Taming man

Taming man


Sprawl and car dependence go hand in hand. Communities that grow without bounds tether people to their cars. Efforts to link ever expanding populations through public transportation become fruitless. Benefits to the environment from improved auto fuel efficiency are negated by sprawl. Sprawl, by its very definition, pits man against nature, and to look the other way or accept a laissez faire attitude about land use is to choose sides. This is the fallacy of the single-minded focus on automobile technology. Improving fuel economy is not a sufficient objective, especially if higher fuel efficiency results in an increase in vehicle miles traveled. And if increased car use results in the conversion of even more open space into parking, which, as Katharine Mieszkowski so eloquently chronicles in Salon, fuels much of sprawl’s insatiable appetite for land, you could even argue that we’re better off leaving the car as is. Retaining the nasty, guilt-inducing qualities of the car may be just what we need to keep people from getting too comfortable living closer to the wilderness than civilization.

Density, the means by which we measure sprawl, matters a great deal in our relationship with nature. High density living does more than just curb our car use; it makes us more efficient in how we use all our resources. The San Francisco League of Conservation Voters has produced an ingenious website to illustrate this point. The examples are various San Francisco neighborhoods, all of which would be characterized as dense by the average American. The comparison with the typical suburban neighborhood (which happens to be in Portland), however, demonstrates the dramatic difference in land and water use between dense, urban neighborhoods and dispersed suburban ones, as well as the obvious suppression of our driving habits in dense neighborhoods. These calculations demonstrate conclusively that, if your goal is to reduce transportation related emissions, where you live matters much more than what you drive.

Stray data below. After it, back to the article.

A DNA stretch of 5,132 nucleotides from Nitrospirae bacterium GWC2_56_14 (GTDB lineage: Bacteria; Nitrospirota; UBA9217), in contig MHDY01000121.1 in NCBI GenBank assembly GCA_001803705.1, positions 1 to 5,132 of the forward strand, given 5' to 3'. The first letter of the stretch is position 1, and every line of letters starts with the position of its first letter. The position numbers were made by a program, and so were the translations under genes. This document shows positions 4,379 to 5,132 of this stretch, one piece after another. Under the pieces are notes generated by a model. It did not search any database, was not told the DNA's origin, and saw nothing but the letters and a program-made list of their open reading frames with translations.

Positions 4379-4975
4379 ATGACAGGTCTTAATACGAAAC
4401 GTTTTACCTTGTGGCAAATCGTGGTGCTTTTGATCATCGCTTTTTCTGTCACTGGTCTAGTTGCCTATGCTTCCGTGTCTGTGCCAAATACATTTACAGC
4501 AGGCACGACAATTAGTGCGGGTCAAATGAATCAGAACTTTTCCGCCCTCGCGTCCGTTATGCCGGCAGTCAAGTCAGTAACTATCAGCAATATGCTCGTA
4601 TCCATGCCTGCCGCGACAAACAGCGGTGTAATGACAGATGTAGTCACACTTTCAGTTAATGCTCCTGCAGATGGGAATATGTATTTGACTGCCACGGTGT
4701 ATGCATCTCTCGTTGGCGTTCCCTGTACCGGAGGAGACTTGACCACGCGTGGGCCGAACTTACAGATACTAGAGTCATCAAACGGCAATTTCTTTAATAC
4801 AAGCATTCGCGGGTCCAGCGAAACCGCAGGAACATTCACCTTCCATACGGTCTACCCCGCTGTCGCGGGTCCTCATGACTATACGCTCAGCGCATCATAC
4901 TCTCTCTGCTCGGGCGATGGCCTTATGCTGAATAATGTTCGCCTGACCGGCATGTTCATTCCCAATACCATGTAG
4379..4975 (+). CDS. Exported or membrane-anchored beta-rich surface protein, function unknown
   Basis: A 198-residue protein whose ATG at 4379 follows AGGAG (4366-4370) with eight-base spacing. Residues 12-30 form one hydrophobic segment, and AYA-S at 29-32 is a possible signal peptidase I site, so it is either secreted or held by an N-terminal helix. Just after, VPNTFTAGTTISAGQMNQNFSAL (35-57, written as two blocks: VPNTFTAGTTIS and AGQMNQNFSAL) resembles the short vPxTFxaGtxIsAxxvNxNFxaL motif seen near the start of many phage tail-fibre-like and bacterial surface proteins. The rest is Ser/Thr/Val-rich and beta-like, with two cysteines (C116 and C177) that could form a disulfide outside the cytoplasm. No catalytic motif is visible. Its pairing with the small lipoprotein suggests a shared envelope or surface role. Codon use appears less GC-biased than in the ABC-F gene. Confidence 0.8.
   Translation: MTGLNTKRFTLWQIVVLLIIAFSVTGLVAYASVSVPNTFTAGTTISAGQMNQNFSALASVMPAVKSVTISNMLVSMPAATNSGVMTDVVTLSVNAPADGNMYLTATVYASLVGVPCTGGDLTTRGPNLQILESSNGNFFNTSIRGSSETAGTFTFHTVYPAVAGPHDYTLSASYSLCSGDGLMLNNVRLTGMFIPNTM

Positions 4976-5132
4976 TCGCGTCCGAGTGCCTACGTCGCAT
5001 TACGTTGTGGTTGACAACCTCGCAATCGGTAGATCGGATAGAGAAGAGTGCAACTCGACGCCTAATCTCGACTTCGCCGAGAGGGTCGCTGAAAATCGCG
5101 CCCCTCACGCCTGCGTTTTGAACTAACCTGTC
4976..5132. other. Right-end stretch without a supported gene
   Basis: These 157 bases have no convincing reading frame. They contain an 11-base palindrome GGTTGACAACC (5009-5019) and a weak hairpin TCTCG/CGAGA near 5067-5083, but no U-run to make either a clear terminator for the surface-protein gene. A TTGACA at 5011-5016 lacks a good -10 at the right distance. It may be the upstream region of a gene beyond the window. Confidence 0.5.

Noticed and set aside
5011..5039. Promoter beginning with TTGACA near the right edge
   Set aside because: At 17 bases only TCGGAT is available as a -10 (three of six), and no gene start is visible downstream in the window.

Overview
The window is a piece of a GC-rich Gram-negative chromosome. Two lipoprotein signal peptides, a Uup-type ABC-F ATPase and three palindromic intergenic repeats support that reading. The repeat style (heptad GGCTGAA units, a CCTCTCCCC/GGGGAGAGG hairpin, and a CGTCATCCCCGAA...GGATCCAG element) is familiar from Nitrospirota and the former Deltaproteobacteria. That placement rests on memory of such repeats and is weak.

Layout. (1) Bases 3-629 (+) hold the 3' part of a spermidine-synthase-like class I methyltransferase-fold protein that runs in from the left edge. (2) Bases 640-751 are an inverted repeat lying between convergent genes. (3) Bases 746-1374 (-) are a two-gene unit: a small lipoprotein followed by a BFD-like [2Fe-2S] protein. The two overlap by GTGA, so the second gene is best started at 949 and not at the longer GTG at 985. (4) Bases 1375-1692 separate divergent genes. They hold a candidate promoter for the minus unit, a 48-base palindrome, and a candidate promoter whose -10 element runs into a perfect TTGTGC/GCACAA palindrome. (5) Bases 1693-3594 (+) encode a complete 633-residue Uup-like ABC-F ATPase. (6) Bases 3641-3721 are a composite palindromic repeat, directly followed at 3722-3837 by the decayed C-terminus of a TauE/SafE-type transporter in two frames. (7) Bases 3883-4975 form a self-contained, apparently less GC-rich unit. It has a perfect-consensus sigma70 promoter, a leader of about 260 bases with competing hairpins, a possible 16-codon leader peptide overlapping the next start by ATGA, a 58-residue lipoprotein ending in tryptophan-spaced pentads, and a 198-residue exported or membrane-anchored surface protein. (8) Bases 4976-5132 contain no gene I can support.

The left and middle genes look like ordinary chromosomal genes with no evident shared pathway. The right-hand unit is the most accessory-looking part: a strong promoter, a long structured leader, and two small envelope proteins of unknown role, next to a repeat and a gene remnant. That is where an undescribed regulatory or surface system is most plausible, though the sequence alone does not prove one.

In Oregon, we are acutely aware of both the benefits and challenges of battling sprawl. The state’s restrictive land use laws have contributed to denser communities with lower car use than the rest of the nation. In 2004, those restrictions were overturned in one fell swoop with the passage of Measure 37, which gave property owners the right to ignore existing state and local zoning laws if those laws diminished the supposed value of a person’s property. Governments that had fought sprawl so successfully for decades were now powerless. The passage of Measure 37 caught many in the state by surprise and continues to befuddle policymakers trying to make sense of the blunt tool that now governs land use in Oregon. In November, voters in the state will get a chance to make amends for their mistake three years ago. Measure 49 on this fall’s ballot corrects many of the flaws of Measure 37 and, most importantly, will prevent the largest, most egregious developments from occurring. If passed, the measure will restore Oregon’s rightful place as the nation’s leader in progressive land use planning. You can learn more about supporting Measure 49 by clicking on the link in the left hand column of this site.

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